Martyrdom by Catherine Pepinster

This year “is full of anniversaries: 40 years since Oscar Romero was assassinated; 100 years since Joan of Arc’s canonisation; 850 years since the killing of Becket; 50 years since the canonisation of the 40 martyrs of England and Wales,” says Catherine Pepinster.

Catherine Pepinster’s new book Martyrdom: Why Martyrs Still Matter embraces St Thomas Becket and is extremely timely despite Becket 2020 events being postponed by the virus.

Her main six page section on Becket, who appears again and again through the book, is a good introduction.

Also featured are a number of the PW saints. On pilgrimage we meet St Oscar Romero in Southwark’s Roman Catholic St George’s Cathedral and again in Canterbury.

Catherine devotes a chapter to Oscar Romero, a 20th-century ‘Becket’ murdered in church by the state. Within hours of Romero’s assassination Archbishop Robert Runcie publicly knelt to pray for his soul at the site of Becket’s murder.

It is suggested that both Becket and Romero were considered to be irritants who were expendable.

Also making an appearance is St Thomas More. Walkers meet him in Southwark where his head was put on a London Bridge stake and find that head in St Dunstan’s Church on approaching Canterbury’s city gate.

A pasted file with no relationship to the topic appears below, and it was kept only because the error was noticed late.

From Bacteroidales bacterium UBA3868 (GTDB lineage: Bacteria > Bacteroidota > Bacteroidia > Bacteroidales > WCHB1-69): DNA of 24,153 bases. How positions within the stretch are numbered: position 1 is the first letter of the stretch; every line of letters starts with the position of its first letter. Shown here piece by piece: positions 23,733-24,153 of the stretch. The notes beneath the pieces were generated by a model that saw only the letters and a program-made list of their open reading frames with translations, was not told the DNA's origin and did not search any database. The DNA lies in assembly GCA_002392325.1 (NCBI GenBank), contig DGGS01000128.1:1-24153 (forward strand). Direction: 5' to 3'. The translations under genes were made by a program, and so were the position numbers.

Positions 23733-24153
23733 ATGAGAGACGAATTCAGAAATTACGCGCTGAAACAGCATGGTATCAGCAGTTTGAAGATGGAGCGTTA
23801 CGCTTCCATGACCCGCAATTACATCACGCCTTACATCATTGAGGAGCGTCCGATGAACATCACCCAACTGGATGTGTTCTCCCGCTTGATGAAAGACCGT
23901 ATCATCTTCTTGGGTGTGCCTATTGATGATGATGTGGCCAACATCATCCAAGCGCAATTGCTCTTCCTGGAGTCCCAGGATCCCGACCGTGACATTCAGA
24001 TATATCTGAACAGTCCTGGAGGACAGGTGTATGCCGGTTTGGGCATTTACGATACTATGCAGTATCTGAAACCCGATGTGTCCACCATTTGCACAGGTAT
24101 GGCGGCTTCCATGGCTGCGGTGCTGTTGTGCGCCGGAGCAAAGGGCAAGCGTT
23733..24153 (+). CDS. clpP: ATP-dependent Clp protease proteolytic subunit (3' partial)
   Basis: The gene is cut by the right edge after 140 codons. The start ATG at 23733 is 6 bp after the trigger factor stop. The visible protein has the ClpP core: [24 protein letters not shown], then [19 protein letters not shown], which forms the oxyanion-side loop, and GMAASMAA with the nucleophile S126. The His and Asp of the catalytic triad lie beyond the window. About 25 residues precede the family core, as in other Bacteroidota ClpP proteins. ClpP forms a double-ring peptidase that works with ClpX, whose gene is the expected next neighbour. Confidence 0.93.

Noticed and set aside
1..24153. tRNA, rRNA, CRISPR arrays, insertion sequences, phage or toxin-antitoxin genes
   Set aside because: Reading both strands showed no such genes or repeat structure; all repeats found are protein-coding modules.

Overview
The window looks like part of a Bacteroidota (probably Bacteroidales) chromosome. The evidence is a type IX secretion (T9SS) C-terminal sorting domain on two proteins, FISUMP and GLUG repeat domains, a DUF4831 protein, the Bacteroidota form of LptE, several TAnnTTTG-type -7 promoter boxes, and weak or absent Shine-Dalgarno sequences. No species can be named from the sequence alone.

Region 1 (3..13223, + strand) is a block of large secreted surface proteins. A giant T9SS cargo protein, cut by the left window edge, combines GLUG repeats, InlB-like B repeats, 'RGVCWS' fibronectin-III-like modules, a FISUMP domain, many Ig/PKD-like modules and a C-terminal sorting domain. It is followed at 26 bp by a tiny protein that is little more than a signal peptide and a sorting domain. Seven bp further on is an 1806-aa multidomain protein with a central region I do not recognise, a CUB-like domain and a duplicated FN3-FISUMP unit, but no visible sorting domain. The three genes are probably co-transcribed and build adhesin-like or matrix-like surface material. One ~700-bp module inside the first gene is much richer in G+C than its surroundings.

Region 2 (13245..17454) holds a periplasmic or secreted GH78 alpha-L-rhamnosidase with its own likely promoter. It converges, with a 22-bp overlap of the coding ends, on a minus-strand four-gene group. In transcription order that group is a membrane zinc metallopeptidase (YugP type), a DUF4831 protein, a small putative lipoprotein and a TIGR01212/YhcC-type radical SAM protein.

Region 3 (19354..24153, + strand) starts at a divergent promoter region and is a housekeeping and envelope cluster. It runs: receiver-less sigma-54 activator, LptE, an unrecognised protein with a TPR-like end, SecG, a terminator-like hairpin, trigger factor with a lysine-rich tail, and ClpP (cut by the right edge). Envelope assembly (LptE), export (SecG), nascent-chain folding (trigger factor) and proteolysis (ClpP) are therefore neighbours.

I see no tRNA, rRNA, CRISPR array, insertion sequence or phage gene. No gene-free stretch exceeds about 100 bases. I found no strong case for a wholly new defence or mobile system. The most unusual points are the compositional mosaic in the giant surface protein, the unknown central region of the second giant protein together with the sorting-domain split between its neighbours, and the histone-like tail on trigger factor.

He famously declared himself, like Becket, to be “the king’s good servant and God’s first”.

Thomas Becket and Thomas More “are people of conscience whose sacrifice resonates with contemporary audiences,” claims the author.

St John Fisher of Rochester is shown as standing by Katharine of Aragon despite the consequences. The Pope tried to save the bishop from death by making him a cardinal but Henry VIII threatened to send Fisher’s decapitated head to Rome for the red hat.

Much more is covered in this thorough book: many countries, eras, other faiths claiming martyrs and 20th-century suffragettes.

Also included is a look at the English Reformation which paused pilgrimage. At this time the new English College in Rome had a large painting of Becket to inspire students. Now the annual Martyrs’ Day at the college is a Christian unity occasion with Anglicans and Methodists present.

The book was completed after Covid shut down the country which enables the author to reflect that, although the planned Becket 2020 events are cancelled, many were to have been ecumenical. Pilgrimage today is one of the great signs of living and growing Christian unity as people of all churches and none begin to understand history.

In the 21st-century it is natural for Canterbury Cathedral and Santa Maria Maggiore to be ready, as Catherine reports, to cooperate in honouring Thomas Becket.

Martyrdom: Why Martyrs Still Matter by Catherine Pepinster is published by SPCK (£25).

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